The cover story titled ‘Money To Blow’ in the business world issue dated 23.04.2012 is rather a different kind of problem from what you have been hearing about business men in recent time. http://www.businessworld.in/businessworld/businessworld/content/Mr-Piramal-And-His-38-Billion.html Rather than discussing the challenges of finding money, this talks about the problem of spending it.
It is a popularly known fact that Ajay Piramal made a rare deal which fetched him close to four billion dollars couple of years ago. But the cover story does speak a little about the way his business was built and made this valuable. If someone were to go into the details I am sure there would be tremendous learning for next generation entrepreneurs. But let me now turn the attention back to the dilemma that Ajay Piramal is supposedly facing these days.
With my little experience of working with enterprising entrepreneurs, I feel there are number of people who have faced and continue to face this less spoken of situation. The situation of having cash surplus as an asset on the balance sheet, albeit in differing magnitudes. And what entrepreneurs do at this stage actually leads them to either growth or stagnation.
From this short interview with Ajay Piramal, there are few things that stand out starkly. First is that he is not hurriedly finding investments to make. His interest in reducing the debt burden, his interest in buying back shares in the company , his constant search for purchasing future cash flows , his broad focus on core business investments, his new projects investments in the areas which are his strengths, his ability to find the right people to manage these businesses are few alternatives that are being considered. But amongst the many observations that one can make and take away, what struck me strongly as different from what most other entrepreneurs do is his focus on making investments in future looking projects, which have an element of risk attached.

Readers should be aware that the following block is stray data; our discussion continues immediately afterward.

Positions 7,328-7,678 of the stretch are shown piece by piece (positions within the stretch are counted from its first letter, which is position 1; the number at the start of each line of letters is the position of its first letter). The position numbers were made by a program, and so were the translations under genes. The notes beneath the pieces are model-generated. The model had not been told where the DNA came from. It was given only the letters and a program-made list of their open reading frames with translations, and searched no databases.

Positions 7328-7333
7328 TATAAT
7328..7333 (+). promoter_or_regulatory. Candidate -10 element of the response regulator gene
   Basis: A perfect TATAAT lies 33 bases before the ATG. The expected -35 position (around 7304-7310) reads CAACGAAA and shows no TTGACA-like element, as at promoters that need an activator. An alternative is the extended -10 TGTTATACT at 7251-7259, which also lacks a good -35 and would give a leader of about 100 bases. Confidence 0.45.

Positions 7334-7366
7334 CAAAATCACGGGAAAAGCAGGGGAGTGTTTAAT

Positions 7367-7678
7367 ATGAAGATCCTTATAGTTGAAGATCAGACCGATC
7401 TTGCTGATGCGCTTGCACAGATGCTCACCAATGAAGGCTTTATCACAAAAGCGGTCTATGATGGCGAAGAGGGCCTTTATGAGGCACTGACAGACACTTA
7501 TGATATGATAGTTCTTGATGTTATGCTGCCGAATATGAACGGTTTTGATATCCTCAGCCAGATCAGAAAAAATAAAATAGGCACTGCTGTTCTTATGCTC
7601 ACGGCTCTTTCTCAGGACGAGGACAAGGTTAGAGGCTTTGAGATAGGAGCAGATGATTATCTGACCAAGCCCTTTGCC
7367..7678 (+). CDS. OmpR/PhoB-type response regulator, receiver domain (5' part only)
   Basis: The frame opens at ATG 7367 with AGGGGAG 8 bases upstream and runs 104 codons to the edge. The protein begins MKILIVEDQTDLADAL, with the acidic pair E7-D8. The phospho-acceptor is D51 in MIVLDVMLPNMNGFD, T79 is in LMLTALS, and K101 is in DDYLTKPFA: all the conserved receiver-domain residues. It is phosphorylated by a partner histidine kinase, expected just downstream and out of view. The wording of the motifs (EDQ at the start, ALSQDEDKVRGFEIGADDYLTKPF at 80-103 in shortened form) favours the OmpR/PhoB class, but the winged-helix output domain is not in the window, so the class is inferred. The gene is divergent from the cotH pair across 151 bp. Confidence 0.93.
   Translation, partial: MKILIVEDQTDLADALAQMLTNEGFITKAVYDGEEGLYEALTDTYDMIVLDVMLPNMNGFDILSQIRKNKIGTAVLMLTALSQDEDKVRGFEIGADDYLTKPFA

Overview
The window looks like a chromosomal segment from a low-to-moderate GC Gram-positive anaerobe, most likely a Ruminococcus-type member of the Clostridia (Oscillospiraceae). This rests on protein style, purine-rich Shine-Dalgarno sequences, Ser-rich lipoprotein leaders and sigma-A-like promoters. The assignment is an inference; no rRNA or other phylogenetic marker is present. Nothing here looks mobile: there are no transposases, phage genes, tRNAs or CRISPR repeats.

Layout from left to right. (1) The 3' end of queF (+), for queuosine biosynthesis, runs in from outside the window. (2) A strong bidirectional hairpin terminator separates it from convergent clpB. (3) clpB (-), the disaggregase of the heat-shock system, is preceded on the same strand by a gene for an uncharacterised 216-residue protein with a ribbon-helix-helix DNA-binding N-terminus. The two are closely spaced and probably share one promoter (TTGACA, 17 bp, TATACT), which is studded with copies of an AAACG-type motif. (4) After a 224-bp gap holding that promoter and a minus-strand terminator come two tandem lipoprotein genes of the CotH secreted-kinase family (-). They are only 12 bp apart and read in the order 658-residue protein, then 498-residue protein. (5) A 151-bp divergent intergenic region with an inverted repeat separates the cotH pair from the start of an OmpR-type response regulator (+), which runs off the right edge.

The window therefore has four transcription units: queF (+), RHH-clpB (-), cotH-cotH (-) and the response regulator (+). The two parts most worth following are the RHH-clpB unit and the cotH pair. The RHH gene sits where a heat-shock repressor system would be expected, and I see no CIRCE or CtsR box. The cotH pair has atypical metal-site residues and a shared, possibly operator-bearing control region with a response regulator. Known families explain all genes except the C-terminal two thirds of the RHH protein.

Many entrepreneurs when they make a fair amount of cash lose their ability to evaluate and make entrepreneurial investments. Most of the reaped gains are spent on non-revenue generating or non-future looking assets. While Ajay Piramal’s case of the volume of money to be invested maybe rare, the dilemma of situation is not rare. What I wish to take away absolutely from this man’s approach to the situation are:
- Retaining entrepreneurial objectivity to business decision making
- Maintaining a Zen like approach (equanimity) in the process of handling the dilemma.
If one can practice these two irrespective of the size of the available surplus, one can make good entrepreneurial decisions which can lead to greater wealth generation opportunities. Isn’t this what an entrepreneur is supposed to do – create wealth to fuel societal development?